But F1 wanted change, a more level playing field, more outsiders with a shot at success, less money for the big guns to keep dominating the also-rans, or the “midfield” as the humdrum term was coined.

So new regulations came in for this year.

“I think it’s one of the most exciting seasons we’ve ever embarked upon,” Hamilton said when preseason testing started three weeks ago. “Walking down the pit lane and seeing all the different cars.”

They are a bit heavier than before but overtaking could increase this season.

“They’re definitely a bit stiffer than before. I don’t mind it, the car’s quite enjoyable to drive,” Verstappen said. “It seems like it’s a little bit easier to follow cars.”

Most drivers agree with that assessment.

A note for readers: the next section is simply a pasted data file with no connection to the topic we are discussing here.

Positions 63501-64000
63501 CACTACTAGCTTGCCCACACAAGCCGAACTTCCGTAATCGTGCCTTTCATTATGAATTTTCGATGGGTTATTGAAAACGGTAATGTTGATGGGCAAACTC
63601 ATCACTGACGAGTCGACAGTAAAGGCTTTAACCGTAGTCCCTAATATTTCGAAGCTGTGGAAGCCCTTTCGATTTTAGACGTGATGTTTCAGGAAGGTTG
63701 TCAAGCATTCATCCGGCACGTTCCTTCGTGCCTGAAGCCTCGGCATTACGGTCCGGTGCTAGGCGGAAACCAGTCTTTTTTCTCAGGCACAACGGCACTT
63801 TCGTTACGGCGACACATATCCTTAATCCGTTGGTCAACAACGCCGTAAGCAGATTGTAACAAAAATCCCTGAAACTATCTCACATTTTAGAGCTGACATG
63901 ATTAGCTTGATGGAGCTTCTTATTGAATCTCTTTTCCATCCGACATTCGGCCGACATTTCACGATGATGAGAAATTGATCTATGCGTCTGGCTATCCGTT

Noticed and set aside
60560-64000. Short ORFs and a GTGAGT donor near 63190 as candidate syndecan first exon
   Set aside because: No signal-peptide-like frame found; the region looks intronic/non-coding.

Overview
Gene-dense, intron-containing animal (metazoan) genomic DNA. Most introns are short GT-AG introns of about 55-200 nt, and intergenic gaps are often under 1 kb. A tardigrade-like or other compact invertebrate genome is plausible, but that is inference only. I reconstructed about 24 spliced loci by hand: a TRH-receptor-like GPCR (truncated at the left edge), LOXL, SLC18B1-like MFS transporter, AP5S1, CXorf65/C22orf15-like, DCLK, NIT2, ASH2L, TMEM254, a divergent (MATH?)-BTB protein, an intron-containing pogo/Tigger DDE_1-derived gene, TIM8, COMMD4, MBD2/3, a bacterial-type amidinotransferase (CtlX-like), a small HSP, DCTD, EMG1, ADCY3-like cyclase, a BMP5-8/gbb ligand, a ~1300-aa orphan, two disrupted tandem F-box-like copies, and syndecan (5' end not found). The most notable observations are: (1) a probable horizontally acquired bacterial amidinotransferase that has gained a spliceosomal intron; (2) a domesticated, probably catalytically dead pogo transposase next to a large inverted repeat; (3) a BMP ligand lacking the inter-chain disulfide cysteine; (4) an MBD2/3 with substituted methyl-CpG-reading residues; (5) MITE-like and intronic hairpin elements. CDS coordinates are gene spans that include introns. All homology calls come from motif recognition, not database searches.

In a bid to increase fairer competition, budgets were cut from $145 million (132 million euros) to $140 million (127 million euros) for each team this year and will drop to $135 million (123 million euros) in 2023.

Big rivals on the track last year, when they talked like boxing heavyweights before a weigh-in, Red Bull team principal Christian Horner and his Mercedes counterpart Toto Wolff both agree it’s a serious issue.

“(You must) structure the company and organization in the right way to meet the cost cap at $140 million,” Wolff said. “Also in a high inflation environment we’re not only losing 5 million (dollars). You have to decide very carefully where you invest your dollar.”

There could be several areas to look at, then, for Mercedes.

It has struggled to adapt the car with one of the main issues being “porpoising” – another F1 term – which means an aerodynamic issue where cars hop and bounce on the track.

“We do seem a step behind our rivals, and we do have a lot of work to do between now and next week to understand,” Hamilton’s teammate George Russell said. “Because in every (racing) condition the Red Bull and Ferrari seem a step ahead of us. We’re not as competitive as we’d like.”